In the first seven months of this year, textile and garment exports from Vietnam fell 12% to US$16.2bn

In the first seven months of this year, textile and garment exports from Vietnam fell 12% to US$16.2bn

Vietnam clothing industry insiders say they are optimistic that the country's apparel supply chain will emerge strengthened from the Covid-19 crisis in 2021. 

This is despite an ongoing shortage of orders during 2020, only partly mitigated by switching production to make face masks.

Helen Bui, CEO at KNA Apparel Sourcing and Manufacturing, a Ho Chi Minh City-based manufacturer, trader and exporter of garments made from knitted and woven fabrics, predicts demand should recover next year and the Vietnamese clothing industry will be well placed to snap up additional orders. 

"One helpful factor will be the EU Vietnam FTA [free trade agreement], which took effect in August, as it will give us the highest advantage for the EU market," she told just-style.

Pandemic resilience

Christoph Peters, general director Illies Vietnam, a Germany-based trader of industrial machinery and technologies that supplies textile equipment to Vietnam, stresses that the Southeast Asian outsourcing country kept textile and garment manufacturers open during its Covid-19 lockdown.

He argues that Vietnam's logistics sector has also stayed operating, displaying more resilience than those of many other Asian countries.

Indeed, Illies Vietnam expects to achieve flat sales growth this year from 2019 as opposed to a contraction, indicating continued investment in the country's clothing and textile sector.

"An international buyer who places an order now in Vietnam can be assured that it will be fulfilled, unlike in Bangladesh, Pakistan or India, where the general impression is that production and logistics could break down any time amid a persistently precarious epidemical picture and inadequate policy response," Peters told just-style.

"I think the moment that western economies rebound from recession, the Vietnamese apparel supply chain will be ready to serve the rebound in demand, further leaving behind all regional competitors but China and Taiwan, which also managed the pandemic relatively well," he adds.

Indeed, Vietnam's Covid-19 record has been impressive, with official figures indicating the third-best record worldwide regarding cases per million people, at just 11, according to watchdog Worldometers.info.

Leisure and loungewear

Simon Reed, a Ho Chi Minh City-based specialist in apparel management, sourcing and manufacturing, says Vietnamese leisurewear and loungewear producers have been performing well compared to companies serving fashion chains, due to consumers staying at home. 

He adds that orders from European supermarket chains and online retailers are now increasing relatively quickly.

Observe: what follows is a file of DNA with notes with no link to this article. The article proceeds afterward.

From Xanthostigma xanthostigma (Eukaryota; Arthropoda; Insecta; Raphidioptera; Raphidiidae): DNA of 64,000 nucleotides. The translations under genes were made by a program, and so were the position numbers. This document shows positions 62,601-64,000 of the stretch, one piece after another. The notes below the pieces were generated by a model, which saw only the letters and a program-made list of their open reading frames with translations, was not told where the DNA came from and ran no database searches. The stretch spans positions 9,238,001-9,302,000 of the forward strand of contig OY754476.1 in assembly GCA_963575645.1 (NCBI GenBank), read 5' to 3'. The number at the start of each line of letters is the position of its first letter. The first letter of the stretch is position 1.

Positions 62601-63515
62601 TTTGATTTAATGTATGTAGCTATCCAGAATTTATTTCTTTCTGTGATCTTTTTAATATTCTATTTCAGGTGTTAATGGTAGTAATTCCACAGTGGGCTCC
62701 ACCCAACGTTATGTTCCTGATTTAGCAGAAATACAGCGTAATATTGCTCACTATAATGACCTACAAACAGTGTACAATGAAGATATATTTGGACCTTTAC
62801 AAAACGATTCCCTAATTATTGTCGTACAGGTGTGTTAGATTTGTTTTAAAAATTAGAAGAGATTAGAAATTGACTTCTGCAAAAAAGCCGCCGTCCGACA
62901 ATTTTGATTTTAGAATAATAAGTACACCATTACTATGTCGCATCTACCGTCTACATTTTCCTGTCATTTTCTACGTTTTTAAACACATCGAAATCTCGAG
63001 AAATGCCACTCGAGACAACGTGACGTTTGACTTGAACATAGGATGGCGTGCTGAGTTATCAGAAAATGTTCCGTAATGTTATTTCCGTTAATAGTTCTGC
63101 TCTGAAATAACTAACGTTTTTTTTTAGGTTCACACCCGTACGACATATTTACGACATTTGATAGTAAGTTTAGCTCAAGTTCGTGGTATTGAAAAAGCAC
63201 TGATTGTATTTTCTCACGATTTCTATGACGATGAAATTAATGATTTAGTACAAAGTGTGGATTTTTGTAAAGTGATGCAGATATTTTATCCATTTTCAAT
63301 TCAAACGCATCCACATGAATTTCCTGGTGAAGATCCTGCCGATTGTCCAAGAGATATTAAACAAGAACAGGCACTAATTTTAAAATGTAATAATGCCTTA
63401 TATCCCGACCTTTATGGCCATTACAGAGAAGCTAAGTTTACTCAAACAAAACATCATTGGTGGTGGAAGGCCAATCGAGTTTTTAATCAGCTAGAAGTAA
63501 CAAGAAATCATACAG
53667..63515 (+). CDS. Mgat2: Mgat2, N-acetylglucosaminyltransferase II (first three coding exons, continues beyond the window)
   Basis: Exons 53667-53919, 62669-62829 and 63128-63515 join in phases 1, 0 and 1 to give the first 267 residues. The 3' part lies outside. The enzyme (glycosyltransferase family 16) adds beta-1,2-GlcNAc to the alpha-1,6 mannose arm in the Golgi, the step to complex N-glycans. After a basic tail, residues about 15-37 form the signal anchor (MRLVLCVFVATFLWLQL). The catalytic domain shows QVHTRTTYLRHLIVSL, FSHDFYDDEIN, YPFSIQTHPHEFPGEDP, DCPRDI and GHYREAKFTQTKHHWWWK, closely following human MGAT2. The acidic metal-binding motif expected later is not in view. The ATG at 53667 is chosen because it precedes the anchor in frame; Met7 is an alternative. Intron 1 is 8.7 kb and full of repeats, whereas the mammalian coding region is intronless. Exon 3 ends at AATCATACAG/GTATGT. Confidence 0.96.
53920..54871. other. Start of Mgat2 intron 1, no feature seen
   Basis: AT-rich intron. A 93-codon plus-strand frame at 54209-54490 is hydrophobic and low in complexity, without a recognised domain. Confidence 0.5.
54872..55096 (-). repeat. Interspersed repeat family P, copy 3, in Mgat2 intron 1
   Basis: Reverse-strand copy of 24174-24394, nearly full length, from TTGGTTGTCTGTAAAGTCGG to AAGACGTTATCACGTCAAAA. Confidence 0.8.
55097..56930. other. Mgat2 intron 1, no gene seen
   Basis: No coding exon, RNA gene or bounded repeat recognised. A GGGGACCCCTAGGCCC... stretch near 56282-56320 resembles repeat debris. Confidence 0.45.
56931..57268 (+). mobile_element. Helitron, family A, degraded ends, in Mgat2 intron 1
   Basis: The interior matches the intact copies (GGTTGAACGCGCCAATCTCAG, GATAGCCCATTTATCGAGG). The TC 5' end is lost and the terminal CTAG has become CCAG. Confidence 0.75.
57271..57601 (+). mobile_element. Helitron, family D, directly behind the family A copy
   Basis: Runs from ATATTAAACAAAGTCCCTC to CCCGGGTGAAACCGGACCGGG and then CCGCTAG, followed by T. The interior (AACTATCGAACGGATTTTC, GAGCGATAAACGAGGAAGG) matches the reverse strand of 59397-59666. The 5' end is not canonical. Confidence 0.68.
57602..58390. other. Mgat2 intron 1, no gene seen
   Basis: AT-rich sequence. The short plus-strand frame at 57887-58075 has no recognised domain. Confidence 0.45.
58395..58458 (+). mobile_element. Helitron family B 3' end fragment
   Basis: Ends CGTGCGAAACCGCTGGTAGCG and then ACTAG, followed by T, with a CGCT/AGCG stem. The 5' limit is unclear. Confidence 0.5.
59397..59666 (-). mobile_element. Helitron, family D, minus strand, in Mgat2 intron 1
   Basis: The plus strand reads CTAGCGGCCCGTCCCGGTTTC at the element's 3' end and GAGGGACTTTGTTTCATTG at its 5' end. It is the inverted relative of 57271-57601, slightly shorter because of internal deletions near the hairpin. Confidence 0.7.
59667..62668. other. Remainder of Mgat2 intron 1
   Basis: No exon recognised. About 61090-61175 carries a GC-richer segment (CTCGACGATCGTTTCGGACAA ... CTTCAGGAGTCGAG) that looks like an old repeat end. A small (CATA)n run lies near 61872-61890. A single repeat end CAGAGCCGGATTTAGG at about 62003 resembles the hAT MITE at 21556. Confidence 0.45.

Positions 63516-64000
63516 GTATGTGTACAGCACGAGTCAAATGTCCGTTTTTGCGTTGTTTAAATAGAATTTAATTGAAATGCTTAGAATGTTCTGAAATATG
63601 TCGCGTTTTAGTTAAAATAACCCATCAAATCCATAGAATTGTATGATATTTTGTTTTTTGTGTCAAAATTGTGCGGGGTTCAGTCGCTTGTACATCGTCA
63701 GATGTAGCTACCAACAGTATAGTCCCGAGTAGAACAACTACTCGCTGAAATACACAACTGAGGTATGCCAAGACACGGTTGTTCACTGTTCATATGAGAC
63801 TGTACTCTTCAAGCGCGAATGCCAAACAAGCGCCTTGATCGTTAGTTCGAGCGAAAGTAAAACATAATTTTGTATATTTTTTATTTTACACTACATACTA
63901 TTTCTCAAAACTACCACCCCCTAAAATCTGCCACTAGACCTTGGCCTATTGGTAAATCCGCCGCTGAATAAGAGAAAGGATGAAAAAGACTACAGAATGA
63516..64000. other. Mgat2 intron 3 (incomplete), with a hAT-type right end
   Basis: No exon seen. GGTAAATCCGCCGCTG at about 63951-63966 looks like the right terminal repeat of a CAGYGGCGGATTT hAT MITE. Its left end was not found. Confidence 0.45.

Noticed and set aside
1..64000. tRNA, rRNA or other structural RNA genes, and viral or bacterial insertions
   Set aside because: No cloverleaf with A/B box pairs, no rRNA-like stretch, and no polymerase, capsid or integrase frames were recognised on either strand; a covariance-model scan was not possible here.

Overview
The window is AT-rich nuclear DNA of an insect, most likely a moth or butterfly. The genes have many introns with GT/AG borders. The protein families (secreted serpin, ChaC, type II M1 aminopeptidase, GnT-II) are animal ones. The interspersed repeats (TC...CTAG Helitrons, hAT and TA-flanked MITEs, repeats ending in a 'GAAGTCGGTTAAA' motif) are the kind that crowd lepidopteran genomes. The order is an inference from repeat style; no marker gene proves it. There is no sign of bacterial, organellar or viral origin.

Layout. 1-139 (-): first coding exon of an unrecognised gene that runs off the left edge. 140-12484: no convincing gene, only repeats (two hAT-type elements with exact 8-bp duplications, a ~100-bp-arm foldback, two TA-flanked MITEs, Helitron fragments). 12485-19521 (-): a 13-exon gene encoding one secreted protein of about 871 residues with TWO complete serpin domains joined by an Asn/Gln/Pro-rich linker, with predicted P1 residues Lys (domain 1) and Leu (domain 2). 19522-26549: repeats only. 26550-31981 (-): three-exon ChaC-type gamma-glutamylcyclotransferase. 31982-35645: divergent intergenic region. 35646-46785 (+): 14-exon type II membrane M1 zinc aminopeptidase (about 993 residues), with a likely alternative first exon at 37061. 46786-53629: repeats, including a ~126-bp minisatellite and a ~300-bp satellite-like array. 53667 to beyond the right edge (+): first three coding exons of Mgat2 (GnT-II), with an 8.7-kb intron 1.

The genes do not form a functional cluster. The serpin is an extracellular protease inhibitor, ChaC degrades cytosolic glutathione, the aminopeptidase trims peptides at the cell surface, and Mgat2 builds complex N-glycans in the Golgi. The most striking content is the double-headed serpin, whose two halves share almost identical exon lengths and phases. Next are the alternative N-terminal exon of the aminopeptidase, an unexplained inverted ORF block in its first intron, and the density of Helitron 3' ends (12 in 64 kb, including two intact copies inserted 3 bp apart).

"The general feeling is that it will take time to return to any normality, and there will be casualties on the way, including agents and trading companies, as there will be a greater shift to consolidate supply and go direct. 

"Factories that are still prepared to offer their customers a line of credit will benefit," he adds. And in the longer term, there will be "a greater shift [of clothing orders] out of China that will benefit in the long term." 

In the meantime, 2020 has still been rough for Vietnam's clothing sector, with a note from the Vietnam ministry of industry and trade flagging that many textile and garment enterprises have few orders for the remainder of 2020, especially for high-value products such as jackets and high-end shirts.

In the first seven months of the year, textile-garment exports from Vietnam dropped by more than 12% from January-July 2019 to US$16.2bn, it says.

"It is still very difficult right now, and we have been trying to weather the drop in demand from export markets with a shift to reusable masks, but we think next year will surely be better," says Bui. Reed adds that a dearth of orders during the last five to six months has led to Vietnam factories shedding staff, even if they have stayed open.

Vietnam is the European Union's second-largest trading partner within the Association of Southeast Asian Nations, and the EU-Vietnam free trade agreement is expected to substantially expand Vietnam's textile and apparel exports to this market. Not only will the EU's import duties on textile and apparel from Vietnam be eliminated through a phaseout period, but a garment made in Vietnam that contains fabrics made in South Korea or other ASEAN countries with which the EU has a free trade agreement in force will still qualify for duty-free treatment under the agreement.